Introduction of Time Value of money and thier related problems with solution

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CHAPTER 2 Time Value of Money

Learning Objectives:

5 - 2 Learning Objectives Understand the importance of the time value of money Understand the difference between simple interest and compound interest Know how to solve for present value, future value, time or rate Understand annuities and perpetuities Know how to construct an amortization table

The Time Value of Money Concept:

CHAPTER 2 – Time Value of Money 5 - 3 The Time Value of Money Concept Cannot directly compare $1 today with $1 to be received at some future date Money received today can be invested to earn a rate of return Thus $1 today is worth more than $1 to be received at some future date The interest rate or discount rate is the variable that equates a present value today with a future value at some later date

Reasons for Time Value of Money:

CHAPTER 2 – Time Value of Money 5 - 4 Reasons for Time Value of Money Reinvestment opportunities Risk Preference for consumption

Reinvestment opportunities:

CHAPTER 2 – Time Value of Money 5 - 5 Reinvestment opportunities The main reason for the time preference for money is to be found in the reinvestment opportunities for funds which are received early. The fund so invested will earn a rate of return, this would not be possible if the funds are received at a later time. The time preference for money is, therefore expressed generally in terms of a rate of return or more popularly as a discount rate.

Risk:

CHAPTER 2 – Time Value of Money 5 - 6 Risk We live under risk or uncertainty. As an individual is not certain about future cash receipts, he or she prefer received cash now.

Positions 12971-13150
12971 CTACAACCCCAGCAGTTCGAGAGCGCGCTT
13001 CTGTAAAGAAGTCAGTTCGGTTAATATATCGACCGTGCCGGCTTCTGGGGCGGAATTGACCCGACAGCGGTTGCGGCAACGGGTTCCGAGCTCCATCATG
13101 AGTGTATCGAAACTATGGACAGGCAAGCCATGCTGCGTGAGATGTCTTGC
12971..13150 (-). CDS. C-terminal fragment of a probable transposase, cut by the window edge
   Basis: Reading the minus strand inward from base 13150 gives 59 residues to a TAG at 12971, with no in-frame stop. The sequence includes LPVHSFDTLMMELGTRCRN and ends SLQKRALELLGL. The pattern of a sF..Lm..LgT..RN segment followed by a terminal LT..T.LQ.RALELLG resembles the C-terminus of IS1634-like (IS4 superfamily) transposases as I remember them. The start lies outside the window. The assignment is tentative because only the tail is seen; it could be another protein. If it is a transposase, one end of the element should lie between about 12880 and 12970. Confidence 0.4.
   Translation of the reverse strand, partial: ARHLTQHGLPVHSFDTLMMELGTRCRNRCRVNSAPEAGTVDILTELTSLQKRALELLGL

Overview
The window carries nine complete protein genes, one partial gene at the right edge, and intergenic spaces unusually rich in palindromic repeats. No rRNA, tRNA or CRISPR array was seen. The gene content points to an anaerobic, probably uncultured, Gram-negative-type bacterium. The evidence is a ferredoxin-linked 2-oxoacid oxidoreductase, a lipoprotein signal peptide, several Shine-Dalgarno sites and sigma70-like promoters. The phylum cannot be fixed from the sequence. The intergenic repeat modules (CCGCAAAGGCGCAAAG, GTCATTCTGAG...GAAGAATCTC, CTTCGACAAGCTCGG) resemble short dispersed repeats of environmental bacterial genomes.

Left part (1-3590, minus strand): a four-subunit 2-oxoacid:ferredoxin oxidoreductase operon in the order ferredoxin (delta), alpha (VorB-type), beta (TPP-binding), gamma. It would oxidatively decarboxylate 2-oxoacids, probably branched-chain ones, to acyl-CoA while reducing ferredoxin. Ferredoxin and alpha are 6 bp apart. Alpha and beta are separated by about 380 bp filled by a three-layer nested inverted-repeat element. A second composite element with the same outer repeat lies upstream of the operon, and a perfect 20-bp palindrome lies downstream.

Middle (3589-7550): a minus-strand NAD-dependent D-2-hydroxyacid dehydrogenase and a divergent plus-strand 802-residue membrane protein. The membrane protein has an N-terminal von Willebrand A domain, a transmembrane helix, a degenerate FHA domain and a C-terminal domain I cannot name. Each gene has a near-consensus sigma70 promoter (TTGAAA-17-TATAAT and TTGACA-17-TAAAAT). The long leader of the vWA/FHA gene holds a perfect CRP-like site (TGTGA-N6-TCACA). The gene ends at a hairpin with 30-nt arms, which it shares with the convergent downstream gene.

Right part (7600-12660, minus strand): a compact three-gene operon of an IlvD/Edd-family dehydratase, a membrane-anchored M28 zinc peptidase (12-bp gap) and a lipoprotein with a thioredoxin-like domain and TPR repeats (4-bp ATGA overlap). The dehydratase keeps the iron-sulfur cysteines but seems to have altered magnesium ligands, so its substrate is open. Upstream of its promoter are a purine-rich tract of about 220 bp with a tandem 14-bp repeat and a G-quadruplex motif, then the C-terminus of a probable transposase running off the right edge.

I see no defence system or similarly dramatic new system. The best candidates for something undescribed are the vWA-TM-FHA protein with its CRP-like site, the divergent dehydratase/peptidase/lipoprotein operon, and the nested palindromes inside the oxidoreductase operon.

Preference for consumption:

CHAPTER 2 – Time Value of Money 5 - 7 Preference for consumption Most people have subjective preference for present consumption over future consumption of goods and services because of the urgency of their present wants or because of the risk of not being in a position to enjoy future consumption that may be caused by illness or death or because of inflation. As money is the means by which individuals acquire most goods and services they may prefer to have money now.

Opportunity Cost:

CHAPTER 2 – Time Value of Money 5 - 8 Opportunity Cost Opportunity cost = Alternative use The opportunity cost of money is the interest rate that would be earned by investing it It is the underlying reason for the time value of money Money today can be invested to be some greater amount in the future Conversely, if you are promised a cash flow in the future, it’s present value today is less than what is promised!

Choosing from Investment Alternatives Required Rate of Return or Discount Rate:

CHAPTER 5 – Time Value of Money 5 - 9 Choosing from Investment Alternatives Required Rate of Return or Discount Rate You have three choices: $20,000 received today $31,000 received in 5 years $3,000 per year indefinitely To make a decision, you need to know what interest rate to use This interest rate is known as your required rate of return or discount rate .

Techniques ::

CHAPTER 2 – Time Value of Money 5 - 10 Techniques : Compounding Discounting Compounding the process of calculating future values of cash flows Discounting the process of calculating present value of cashflows

Simple Interest:

CHAPTER 2 – Time Value of Money 5 - 11 Simple Interest Simple interest is interest paid or received on only the initial investment (or principal) At the end of the investment period, the principal plus interest is received 0 1 2 3 … n I 1 I 2 I 3 I n +P

Simple Interest Example:

CHAPTER 2 – Time Value of Money 5 - 12 Simple Interest Example PROBLEM: Invest $1,000 today for a five-year term and receive 8 percent annual simple interest. SOLUTION: Annual interest = $1,000 × .08 = $80 per year.